LifeLock released a report stating that a vulnerability in the core API of its website could have leaked user information of millions of users who signed up for identity theft prevention services.
Email information, subscriber keys, and other personal information were publicly accessible due to a web index vulnerability on the company’s website.
The data leak was discovered by security researcher Nathan Reese, a freelance security researcher based in the US.
With GDPR policies in place, the number of data leaks and breaches that are being revealed publicly have shot up over the past two months. The latest victim of a data leak is Symantec-owned ID theft protection firm LifeLock. The company boasts of over 4.5 million accounts according to the website literature. According to an Atlanta-based security researcher, Nathan Reese alerted KrebsOnSecurity about the vulnerability, and Symantec patched the exploit soon after.
According to Reese, the website developers lacked a basic understanding of security putting millions of users at risk. Anyone with a web browser could index all the email addresses of users along with other personal information and the subscriber numbers. It is unknown if ID thieves and phishers have already taken advantage of LifeLock’s website vulnerability.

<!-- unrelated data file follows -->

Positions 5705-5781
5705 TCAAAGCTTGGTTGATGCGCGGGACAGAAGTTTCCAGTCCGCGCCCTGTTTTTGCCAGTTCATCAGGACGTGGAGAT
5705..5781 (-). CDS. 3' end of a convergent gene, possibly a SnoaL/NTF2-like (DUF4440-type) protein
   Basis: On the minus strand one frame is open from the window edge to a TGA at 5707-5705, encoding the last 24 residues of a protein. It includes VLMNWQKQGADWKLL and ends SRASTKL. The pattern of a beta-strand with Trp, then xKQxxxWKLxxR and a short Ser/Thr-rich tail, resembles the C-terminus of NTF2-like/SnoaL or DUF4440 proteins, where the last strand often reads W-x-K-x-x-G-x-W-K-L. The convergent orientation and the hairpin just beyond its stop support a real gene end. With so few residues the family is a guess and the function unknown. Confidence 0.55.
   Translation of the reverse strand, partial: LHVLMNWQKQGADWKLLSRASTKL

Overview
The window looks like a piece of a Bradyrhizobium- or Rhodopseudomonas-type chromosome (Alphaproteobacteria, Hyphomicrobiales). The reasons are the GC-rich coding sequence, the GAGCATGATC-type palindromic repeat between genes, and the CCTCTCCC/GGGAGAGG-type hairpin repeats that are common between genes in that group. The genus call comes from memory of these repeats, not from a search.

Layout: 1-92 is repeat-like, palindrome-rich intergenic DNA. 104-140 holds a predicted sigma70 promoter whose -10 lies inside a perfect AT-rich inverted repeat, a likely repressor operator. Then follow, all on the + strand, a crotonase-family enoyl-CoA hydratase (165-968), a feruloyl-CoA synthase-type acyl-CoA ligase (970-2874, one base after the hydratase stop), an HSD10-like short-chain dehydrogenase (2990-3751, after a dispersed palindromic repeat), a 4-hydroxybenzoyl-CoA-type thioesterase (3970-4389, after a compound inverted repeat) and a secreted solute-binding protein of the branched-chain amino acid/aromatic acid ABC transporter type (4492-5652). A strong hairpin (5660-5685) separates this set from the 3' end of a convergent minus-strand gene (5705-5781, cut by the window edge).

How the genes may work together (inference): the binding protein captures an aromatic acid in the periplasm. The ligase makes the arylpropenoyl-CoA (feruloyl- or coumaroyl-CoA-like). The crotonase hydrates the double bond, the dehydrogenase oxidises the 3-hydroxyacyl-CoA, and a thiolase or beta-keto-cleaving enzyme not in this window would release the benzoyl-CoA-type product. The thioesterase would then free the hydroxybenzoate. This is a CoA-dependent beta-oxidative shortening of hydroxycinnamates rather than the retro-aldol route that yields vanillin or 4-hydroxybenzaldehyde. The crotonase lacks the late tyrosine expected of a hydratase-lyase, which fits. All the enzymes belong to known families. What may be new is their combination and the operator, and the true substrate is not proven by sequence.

Reese’s email to KrebsOnSecurity stated “If I were a bad guy, I would definitely target your customers with a phishing attack because I know two things about them. That they’re a LifeLock customer and that I have those customers’ email addresses. That’s a pretty sharp spear for my spear phishing right there. Plus, I definitely think the target market of LifeLock is someone who is easily spooked by the specter of cybercrime.”
Before the website was patched, anyone could click the unsubscribe button at the bottom of a marketing email sent by LifeLock. It would make the subscriber key visible, and sequencing the subscriber numbers would allow customer email addresses to be found. Reese managed to pull the data of 70 users using the method. The website misconfiguration may have already cost the company some goodwill, and users are not too happy with the situation.
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